We suggest using the following criteria to make the best choice for an executive education programme (listed by order of importance).
1 – Return on investment
«For anyone investing in executive education the most important question is that of measuring the benefits of such a course. Although difficult to assess, there are means with which to address the issue…» in «Which executive programme?» EIU – The Economist Intelligence Unit, fourth edition, 2001
To be able to assess the return on the investment, the brochure of the programme should be clear about the benefits for the individual and about the benefits for the organization. In that sense, it is worthwhile concentrating the company’s investment in as few programmes and providers as possible in order to increase the provider’s knowledge about the organization and the strategic reason for sending your employees to those particular programmes. It is important to check whether the school offers both preparation before the programme and post-programme analysis and other kinds of follow-up actions. This is also a good way to make sure that you are perfectly clear about the business or career-development issues to be addressed by the participant in the programme.
2 – Length of the programme
Shorter programmes are increasingly favoured in today’s business environment but again it all depends on the objectives underlying the registration of a participant in a particular programme. Longer programmes offer more time to gain new, particularly soft skills, to link together multidisciplinary skills or to go deeper into hard skills or specific, technical ones like finance or strategic thinking. When offered in a modular structure, they also offer time in between modules to experiment and apply what has been taught in earlier modules. It goes without saying that relationships between participants and members of faculty on a longer programme are more likely to last longer.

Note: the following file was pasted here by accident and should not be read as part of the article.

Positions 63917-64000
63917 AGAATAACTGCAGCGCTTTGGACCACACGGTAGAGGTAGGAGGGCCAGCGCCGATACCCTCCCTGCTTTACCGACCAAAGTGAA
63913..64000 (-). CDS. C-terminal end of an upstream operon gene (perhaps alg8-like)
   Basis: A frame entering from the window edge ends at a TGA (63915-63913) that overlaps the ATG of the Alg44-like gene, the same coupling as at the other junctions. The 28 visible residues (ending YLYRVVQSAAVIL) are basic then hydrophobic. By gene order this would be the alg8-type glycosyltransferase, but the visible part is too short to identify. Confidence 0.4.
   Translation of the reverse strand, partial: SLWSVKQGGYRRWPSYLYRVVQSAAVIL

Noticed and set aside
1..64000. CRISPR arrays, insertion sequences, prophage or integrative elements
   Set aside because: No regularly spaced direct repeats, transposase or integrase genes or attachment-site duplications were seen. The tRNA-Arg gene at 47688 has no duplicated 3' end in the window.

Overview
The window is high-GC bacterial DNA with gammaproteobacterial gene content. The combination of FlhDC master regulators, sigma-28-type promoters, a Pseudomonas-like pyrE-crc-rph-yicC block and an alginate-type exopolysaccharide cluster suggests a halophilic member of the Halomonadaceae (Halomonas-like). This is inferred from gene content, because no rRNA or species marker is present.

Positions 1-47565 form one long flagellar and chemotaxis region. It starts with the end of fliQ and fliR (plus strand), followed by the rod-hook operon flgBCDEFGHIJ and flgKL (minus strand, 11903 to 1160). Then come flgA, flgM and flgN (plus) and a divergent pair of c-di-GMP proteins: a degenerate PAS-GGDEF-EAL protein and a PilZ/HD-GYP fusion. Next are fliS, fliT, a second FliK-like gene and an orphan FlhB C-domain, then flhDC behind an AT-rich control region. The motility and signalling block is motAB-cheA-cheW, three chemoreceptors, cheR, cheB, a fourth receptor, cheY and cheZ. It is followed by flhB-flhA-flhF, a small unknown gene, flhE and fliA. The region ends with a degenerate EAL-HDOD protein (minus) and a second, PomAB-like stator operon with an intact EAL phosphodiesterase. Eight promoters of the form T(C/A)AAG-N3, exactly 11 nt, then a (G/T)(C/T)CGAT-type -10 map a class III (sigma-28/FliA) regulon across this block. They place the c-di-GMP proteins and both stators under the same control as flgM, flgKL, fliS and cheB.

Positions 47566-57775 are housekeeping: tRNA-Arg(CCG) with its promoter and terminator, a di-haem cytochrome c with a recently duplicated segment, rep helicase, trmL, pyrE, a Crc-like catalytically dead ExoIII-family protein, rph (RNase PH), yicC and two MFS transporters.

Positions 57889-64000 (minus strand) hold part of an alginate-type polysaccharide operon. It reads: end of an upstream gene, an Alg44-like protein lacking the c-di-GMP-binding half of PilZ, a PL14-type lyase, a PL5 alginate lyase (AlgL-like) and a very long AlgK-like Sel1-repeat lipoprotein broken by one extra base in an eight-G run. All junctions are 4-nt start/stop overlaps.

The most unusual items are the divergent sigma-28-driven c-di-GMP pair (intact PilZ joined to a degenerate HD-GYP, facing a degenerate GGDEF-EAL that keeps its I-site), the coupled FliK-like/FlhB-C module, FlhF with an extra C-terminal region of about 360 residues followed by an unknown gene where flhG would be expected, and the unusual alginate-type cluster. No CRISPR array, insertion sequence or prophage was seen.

3 – Content and Faculty
Even for similar courses, Executive Education programmes are obviously not perfectly substitutable products. Approaches from one school can significantly differ from another, and will meet participants’ goals to varying degrees. Also, no Faculty is identical. If you want to participate in a class led by Rob Goffee, you can only go to London Business School. If you want to hear C.K. Prahalad, considered as number one thinker in the 2007 global ranking of business thinkers, you will have few choices but to go to the University of Michigan Ross School of Business. Also in relation to Faculty, it should be kept in mind that a high rating in research and publication does not always guarantee a high rating in teaching, although all top-ranked business schools are of course competing to have the best teachers in their programmes.
4 – Culture, location, technology and facilities
Again, even though we are only considering in this report the very best of international business schools, studying for example in central London is not the same as doing so in Fontainebleau. Each school has its own ambience and culture, and will be better or worse fitted to a participant’s particular taste. Also, distance to travel, accommodation and facilities available can all have an impact on the ease or difficulty of going to a particular school. To assess these criteria, the best way to get information is to talk to past participants of the programme of your choice (more information on this).
5 – Networking and International exposure
Another important benefit in sending employees to open enrolment programmes is the opportunity to meet and work alongside managers from different organizations, sectors and national cultures. Depending on your own organization, you may want to review the client list of the school to check if these fit well. In many cases, contacts made during a programme last for several years and sometimes lead to business opportunities for the company and very often to increasing the participant’s network of contacts.
6 – Price
Not surprisingly, the last criterion to consider is price. Prices usually do not differ significantly between schools for similar programmes and duration. Of course, accommodation and travel cost must be considered and sometimes wide variations in exchange rates can point to very tempting bargains, as in the last few years with the US dollar and more recently with the UK pound. In any event, we believe that the long-term benefits associated with keeping a durable relationship with a few schools or with choosing the best-suited programme for the participant’s objectives outweigh by far the shorter-term benefits of cherry picking the cheapest programmes available at any time.
source & further reading: «Which executive programme?» EIU – The Economist Intelligence Unit, fourth edition, 2001